Adherence to antiretroviral therapy in HIV seropositive adults

This learning module has been accredited by the Royal College of Nursing and was last updated in 2016.

All modules are subject to external double-blind peer review and checked for plagiarism using automated software.

Duration: 01:00:00 Type: CPD modules Level: Qualified Nurses

Author

Alexander Paul Donnelly, Staff nurse, Caroline House, Coleman Hospital, Norwich.


Short description

This module reviews the research on barriers to and predictors of antiretroviral therapy adherence. The efficacy of interventions to overcome these barriers and promote successful therapy are explored.


Detailed description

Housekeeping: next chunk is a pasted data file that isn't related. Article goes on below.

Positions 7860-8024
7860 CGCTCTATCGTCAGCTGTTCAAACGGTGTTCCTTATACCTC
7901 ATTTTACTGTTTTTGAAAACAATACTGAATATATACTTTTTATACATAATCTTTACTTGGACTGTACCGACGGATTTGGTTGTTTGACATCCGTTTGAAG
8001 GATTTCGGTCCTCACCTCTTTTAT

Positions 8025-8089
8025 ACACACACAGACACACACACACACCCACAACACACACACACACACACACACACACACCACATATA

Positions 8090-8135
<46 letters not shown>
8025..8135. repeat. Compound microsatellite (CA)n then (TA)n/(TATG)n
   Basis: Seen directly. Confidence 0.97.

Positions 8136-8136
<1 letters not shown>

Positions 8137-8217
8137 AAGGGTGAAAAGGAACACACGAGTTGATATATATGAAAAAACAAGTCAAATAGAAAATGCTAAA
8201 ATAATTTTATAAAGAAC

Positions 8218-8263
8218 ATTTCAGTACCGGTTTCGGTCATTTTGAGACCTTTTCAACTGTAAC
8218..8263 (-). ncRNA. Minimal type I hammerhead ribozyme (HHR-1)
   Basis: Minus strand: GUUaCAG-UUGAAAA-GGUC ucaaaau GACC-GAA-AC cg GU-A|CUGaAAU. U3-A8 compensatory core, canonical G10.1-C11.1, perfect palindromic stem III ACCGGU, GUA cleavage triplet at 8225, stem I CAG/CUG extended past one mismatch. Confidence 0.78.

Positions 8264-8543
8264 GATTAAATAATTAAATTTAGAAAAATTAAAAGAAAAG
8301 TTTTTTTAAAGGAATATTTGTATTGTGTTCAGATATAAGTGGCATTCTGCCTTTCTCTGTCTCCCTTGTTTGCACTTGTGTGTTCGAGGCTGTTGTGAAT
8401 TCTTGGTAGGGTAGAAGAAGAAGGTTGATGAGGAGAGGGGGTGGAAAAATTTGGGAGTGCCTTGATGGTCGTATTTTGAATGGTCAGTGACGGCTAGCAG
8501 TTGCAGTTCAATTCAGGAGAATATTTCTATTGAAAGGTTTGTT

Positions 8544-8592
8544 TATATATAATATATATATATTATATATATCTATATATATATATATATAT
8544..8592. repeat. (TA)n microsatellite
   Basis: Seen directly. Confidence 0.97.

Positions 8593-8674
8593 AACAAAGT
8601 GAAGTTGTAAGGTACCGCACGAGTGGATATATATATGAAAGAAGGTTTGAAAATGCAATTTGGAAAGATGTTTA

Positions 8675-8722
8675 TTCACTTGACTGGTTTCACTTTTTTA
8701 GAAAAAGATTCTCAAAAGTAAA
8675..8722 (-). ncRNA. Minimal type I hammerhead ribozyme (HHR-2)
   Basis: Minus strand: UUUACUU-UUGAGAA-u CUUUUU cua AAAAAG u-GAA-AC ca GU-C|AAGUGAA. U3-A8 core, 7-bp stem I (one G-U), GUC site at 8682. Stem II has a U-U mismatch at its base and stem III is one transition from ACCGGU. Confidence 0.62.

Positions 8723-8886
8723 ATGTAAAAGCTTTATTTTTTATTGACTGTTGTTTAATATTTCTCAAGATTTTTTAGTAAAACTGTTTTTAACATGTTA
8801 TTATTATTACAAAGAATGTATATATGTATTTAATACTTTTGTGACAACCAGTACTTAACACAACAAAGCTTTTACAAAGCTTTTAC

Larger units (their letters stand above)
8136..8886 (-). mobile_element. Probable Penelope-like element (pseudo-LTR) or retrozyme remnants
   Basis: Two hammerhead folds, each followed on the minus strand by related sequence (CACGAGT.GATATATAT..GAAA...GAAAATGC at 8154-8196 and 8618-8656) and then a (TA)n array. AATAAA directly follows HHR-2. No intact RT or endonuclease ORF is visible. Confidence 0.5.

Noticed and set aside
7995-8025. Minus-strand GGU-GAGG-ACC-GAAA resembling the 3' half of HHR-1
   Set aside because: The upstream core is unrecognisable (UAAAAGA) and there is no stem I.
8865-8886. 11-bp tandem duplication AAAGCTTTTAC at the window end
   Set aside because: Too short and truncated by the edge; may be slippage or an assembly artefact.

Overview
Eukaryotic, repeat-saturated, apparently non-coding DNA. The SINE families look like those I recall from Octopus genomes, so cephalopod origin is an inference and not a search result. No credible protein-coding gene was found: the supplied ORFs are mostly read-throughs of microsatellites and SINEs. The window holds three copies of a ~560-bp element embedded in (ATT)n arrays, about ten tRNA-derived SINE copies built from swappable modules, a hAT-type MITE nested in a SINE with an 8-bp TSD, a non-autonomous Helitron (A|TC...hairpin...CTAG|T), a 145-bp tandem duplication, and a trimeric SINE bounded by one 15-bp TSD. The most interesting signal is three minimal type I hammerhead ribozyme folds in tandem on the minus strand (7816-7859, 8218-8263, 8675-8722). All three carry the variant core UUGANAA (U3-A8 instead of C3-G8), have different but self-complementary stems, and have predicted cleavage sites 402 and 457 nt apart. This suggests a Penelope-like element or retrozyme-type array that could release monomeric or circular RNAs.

Antiretroviral therapy (ART) non-adherence is one of the strongest predictors of the advancement of human immunodeficiency virus to AIDS, and a known causative effect of medication-resistant strains of the virus. With non-adherence between 57.2% and 10.1% in the UK, and with the advancing role of nurses at the forefront of HIV care, it is important nurses have the evidence-based knowledge to promote adherence effectively. The aim of this module is to review research identifying the barriers to and predictors of ART adherence, and the efficacy of interventions to overcome barriers and promote long-term successful therapy. Barriers identified included adverse-effects of treatment, complicated regimens, lack of social support and co-morbid mental health disorders. Numerous interventions to improve adherence are available to healthcare workers, including educational, technical and behavioural interventions. However, a combination of interventions tailored to the individual, seem to yield the greatest results. Ensuring maximum contact between the patient and a named nurse leads to improved continuity of care. This way, a trusting relationship can be developed, enabling effective monitoring of barriers to adherence and use of appropriate interventions.

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